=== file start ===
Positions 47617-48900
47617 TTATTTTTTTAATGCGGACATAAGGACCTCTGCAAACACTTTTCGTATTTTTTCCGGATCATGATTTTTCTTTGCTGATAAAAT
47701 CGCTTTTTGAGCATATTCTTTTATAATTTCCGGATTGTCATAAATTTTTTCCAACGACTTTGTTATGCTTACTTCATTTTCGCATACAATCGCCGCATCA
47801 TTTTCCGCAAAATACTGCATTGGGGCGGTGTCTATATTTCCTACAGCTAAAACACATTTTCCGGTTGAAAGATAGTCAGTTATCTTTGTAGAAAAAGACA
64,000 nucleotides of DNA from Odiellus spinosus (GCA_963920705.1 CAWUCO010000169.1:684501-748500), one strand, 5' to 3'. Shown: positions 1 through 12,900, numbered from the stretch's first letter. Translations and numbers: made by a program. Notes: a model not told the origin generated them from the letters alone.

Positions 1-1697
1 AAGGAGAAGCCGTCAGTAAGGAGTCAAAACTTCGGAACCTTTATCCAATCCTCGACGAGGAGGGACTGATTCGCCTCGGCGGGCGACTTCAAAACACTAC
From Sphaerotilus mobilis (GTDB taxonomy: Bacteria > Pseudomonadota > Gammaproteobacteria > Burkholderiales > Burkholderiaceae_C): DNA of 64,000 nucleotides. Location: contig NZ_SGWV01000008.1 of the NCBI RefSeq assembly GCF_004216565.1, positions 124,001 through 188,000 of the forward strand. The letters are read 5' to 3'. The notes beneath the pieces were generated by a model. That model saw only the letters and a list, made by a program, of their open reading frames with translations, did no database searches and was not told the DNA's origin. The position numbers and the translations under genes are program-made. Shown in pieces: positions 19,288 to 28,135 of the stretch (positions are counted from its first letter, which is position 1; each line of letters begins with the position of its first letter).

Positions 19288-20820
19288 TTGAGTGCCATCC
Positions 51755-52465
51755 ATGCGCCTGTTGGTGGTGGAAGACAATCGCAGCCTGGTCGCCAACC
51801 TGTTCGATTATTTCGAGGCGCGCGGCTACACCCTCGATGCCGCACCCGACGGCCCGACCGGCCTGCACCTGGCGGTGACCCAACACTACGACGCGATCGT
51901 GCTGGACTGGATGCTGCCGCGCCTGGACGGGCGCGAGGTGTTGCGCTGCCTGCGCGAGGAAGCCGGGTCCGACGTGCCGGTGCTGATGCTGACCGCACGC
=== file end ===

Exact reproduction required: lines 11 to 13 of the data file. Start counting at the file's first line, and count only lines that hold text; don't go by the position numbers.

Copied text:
Positions 51755-52465
51755 ATGCGCCTGTTGGTGGTGGAAGACAATCGCAGCCTGGTCGCCAACC
51801 TGTTCGATTATTTCGAGGCGCGCGGCTACACCCTCGATGCCGCACCCGACGGCCCGACCGGCCTGCACCTGGCGGTGACCCAACACTACGACGCGATCGT